February 8, 2020 (not recommended)File Form 940 if your company has paid all deposits on time.

Submit Form 940 for Federal Unemployment Insurance (FUTA). The FUTA tax rate is 6.0 percent, which applies to the first $7,000 you paid each employee as wages during the year. However, if you pay your state unemployment taxes on time, your FUTA rate will be reduced to 0.6 percent. For additional information, please visit our FUTA Credit Reduction page. If your company owes more than $500 in FUTA tax for the calendar year, you are required to deposit at least one quarterly payment. See the IRS' Publication 926 Household Employer's Tax Guide for more information.

Something to Consider: If your company is filing 250 or more Form W-2s, the Social Security Administration (SSA) requires they be filed electronically unless a waiver has been granted. You may file electronic W-2s using the SSA's Business Services Online (BSO) website. There is no charge for this service and you can register online.

REVIEW YOUR INFORMATION FOR ACA ANNUAL REPORTING

If you have determined you need to report, review your information to avoid any errors. If your payroll provider offers ACA reporting with an error-checking algorithm, you should be able to perform the following tasks automatically:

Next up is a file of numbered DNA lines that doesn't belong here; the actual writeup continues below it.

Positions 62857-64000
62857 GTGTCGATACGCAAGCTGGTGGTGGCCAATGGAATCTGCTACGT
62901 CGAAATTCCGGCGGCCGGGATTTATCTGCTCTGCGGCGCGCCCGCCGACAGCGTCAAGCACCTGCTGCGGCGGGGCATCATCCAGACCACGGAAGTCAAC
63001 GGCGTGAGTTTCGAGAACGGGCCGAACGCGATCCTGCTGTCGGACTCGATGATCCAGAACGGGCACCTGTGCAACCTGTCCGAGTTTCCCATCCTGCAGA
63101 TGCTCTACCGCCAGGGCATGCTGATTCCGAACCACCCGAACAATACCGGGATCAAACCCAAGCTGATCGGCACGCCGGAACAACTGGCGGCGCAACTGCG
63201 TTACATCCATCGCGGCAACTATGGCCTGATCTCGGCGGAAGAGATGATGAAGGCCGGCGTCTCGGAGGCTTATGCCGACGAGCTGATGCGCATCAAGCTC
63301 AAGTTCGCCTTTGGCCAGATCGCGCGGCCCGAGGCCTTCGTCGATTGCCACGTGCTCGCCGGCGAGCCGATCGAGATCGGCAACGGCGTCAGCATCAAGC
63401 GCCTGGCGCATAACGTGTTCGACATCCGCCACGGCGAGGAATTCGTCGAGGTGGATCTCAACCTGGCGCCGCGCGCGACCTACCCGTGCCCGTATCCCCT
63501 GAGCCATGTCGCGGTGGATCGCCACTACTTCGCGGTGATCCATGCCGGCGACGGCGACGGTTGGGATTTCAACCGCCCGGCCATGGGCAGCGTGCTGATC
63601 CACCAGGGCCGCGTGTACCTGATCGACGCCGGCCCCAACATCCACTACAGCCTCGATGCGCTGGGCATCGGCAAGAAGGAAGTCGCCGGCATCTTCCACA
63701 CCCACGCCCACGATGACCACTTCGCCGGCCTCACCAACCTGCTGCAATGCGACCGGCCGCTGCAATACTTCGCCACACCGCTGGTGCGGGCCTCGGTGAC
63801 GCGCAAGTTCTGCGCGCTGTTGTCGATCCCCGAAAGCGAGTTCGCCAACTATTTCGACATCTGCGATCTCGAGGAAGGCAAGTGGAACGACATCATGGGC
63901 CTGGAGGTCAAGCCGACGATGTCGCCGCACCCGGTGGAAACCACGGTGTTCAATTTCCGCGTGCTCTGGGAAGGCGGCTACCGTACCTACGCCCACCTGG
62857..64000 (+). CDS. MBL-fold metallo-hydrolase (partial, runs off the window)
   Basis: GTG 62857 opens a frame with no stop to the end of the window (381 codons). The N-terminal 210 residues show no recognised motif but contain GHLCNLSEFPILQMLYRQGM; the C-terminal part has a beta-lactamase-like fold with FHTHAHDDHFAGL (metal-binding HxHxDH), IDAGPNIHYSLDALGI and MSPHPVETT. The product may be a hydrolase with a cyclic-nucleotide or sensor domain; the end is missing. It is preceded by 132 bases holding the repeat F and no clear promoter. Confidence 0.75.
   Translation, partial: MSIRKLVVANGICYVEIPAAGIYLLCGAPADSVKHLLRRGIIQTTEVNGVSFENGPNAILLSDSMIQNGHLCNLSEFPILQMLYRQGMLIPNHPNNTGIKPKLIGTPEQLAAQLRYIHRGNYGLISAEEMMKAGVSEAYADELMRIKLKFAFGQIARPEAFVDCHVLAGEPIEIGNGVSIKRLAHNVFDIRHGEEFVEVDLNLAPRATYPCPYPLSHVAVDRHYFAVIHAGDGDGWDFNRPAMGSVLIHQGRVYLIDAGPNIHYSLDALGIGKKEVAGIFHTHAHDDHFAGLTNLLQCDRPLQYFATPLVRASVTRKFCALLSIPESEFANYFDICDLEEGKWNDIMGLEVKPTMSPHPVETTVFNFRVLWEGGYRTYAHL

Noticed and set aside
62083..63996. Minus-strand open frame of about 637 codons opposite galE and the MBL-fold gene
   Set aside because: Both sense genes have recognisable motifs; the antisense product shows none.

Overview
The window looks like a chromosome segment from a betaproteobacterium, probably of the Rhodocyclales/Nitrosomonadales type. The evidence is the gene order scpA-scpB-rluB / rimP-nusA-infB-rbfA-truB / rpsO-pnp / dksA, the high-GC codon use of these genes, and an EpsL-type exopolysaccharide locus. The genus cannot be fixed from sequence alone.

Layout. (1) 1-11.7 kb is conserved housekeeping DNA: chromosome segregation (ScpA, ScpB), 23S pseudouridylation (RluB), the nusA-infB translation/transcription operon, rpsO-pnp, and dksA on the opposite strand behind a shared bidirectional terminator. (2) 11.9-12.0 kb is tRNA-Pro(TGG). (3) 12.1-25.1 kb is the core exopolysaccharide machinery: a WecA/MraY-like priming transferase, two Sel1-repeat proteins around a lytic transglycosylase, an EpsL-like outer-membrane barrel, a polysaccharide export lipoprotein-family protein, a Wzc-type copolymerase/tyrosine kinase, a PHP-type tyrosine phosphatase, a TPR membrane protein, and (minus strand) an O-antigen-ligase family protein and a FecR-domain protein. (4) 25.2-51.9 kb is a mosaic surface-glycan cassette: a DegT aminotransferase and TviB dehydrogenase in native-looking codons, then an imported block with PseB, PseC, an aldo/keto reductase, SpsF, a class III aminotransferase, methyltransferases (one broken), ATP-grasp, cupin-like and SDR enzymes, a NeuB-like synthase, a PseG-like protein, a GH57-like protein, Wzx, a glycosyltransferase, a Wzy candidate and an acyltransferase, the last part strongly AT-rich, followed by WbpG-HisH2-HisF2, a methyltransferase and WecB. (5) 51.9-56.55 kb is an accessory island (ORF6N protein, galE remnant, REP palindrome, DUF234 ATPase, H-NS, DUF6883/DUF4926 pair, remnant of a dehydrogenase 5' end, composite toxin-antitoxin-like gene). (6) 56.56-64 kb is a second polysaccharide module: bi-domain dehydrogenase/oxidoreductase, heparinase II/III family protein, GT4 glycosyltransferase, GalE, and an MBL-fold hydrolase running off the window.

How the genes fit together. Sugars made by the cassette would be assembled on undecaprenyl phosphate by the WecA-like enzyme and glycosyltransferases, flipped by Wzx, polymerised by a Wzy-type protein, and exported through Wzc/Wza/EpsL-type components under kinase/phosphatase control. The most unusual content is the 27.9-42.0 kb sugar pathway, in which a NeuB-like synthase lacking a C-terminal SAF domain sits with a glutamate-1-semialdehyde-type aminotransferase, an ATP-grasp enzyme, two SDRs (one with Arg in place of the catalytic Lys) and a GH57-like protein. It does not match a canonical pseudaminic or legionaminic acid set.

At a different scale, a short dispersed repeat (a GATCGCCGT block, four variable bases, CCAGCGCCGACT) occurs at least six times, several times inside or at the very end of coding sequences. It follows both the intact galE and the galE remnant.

• Complete your Form 1094-C.
  • Import and populate your 1095-C data.
  • Review your 1095-C forms, make edits, correct any conflicts, or manually add a 1095-C.
  • Approve and print your 1094-C and 1095-C forms for distribution to employees and reporting to the IRS.

FINISH PROCESSING ALL YEAR-END W-2 ADJUSTMENTS

Verify that all non-cash and cash income has been recorded and taxed properly so that it can be reported on the W-2 and the quarterly 941 tax return. Common W-2 adjustments include:

  • Group-term life insurance in excess of $50,000.
  • Personal use of company vehicle.
  • Third-party sick pay.
  • Company provided transportation or parking.
  • Non-qualified moving expense reimbursements.
  • Non-accountable business expense reimbursements or allowances.
  • Bonuses and other annual incentive pay.
  • Employer-paid education not related to the employee’s job.

Non-cash payments. Another common year-end adjustment is employer-paid health insurance for subchapter S shareholders who own at least two percent of the company. Although it is fairly easy to adjust a W-2 record to reflect this amount, it is always best to include it with a payroll run to ensure that it is reported on the applicable quarterly and yearly payroll tax returns. View the IRS requirements for subchapter S filing to make sure your company is reporting correctly.